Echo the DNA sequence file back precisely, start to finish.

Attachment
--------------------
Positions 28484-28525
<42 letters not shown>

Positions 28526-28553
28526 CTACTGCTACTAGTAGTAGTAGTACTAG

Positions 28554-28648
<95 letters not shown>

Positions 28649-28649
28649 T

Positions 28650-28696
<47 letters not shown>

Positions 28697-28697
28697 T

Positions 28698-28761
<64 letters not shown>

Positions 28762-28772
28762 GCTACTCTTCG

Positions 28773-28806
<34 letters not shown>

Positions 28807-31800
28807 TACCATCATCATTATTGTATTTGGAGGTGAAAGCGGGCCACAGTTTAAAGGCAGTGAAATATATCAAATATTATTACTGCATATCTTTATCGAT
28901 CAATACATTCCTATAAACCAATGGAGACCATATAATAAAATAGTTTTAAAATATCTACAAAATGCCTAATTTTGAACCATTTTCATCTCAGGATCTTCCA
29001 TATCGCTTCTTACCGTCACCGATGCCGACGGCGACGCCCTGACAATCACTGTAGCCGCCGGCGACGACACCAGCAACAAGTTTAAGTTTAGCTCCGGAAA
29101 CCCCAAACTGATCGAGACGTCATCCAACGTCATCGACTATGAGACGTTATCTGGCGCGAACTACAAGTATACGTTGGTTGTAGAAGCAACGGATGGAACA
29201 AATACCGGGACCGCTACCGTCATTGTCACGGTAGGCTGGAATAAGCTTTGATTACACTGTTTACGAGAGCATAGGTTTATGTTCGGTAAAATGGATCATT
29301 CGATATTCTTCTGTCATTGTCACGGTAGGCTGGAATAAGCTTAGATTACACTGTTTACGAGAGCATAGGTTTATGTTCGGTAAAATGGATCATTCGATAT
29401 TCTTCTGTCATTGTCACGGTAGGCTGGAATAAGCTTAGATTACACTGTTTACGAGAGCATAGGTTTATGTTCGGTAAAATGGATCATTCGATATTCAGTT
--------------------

Positions 28484-28525
<42 letters not shown>

Positions 28526-28553
28526 CTACTGCTACTAGTAGTAGTAGTACTAG

Positions 28554-28648
<95 letters not shown>

Positions 28649-28649
28649 T

Positions 28650-28696
<47 letters not shown>

Positions 28697-28697
28697 T

Positions 28698-28761
<64 letters not shown>

Positions 28762-28772
28762 GCTACTCTTCG

Positions 28773-28806
<34 letters not shown>

Positions 28807-31800
28807 TACCATCATCATTATTGTATTTGGAGGTGAAAGCGGGCCACAGTTTAAAGGCAGTGAAATATATCAAATATTATTACTGCATATCTTTATCGAT
28901 CAATACATTCCTATAAACCAATGGAGACCATATAATAAAATAGTTTTAAAATATCTACAAAATGCCTAATTTTGAACCATTTTCATCTCAGGATCTTCCA
29001 TATCGCTTCTTACCGTCACCGATGCCGACGGCGACGCCCTGACAATCACTGTAGCCGCCGGCGACGACACCAGCAACAAGTTTAAGTTTAGCTCCGGAAA
29101 CCCCAAACTGATCGAGACGTCATCCAACGTCATCGACTATGAGACGTTATCTGGCGCGAACTACAAGTATACGTTGGTTGTAGAAGCAACGGATGGAACA
29201 AATACCGGGACCGCTACCGTCATTGTCACGGTAGGCTGGAATAAGCTTTGATTACACTGTTTACGAGAGCATAGGTTTATGTTCGGTAAAATGGATCATT
29301 CGATATTCTTCTGTCATTGTCACGGTAGGCTGGAATAAGCTTAGATTACACTGTTTACGAGAGCATAGGTTTATGTTCGGTAAAATGGATCATTCGATAT
29401 TCTTCTGTCATTGTCACGGTAGGCTGGAATAAGCTTAGATTACACTGTTTACGAGAGCATAGGTTTATGTTCGGTAAAATGGATCATTCGATATTCAGTT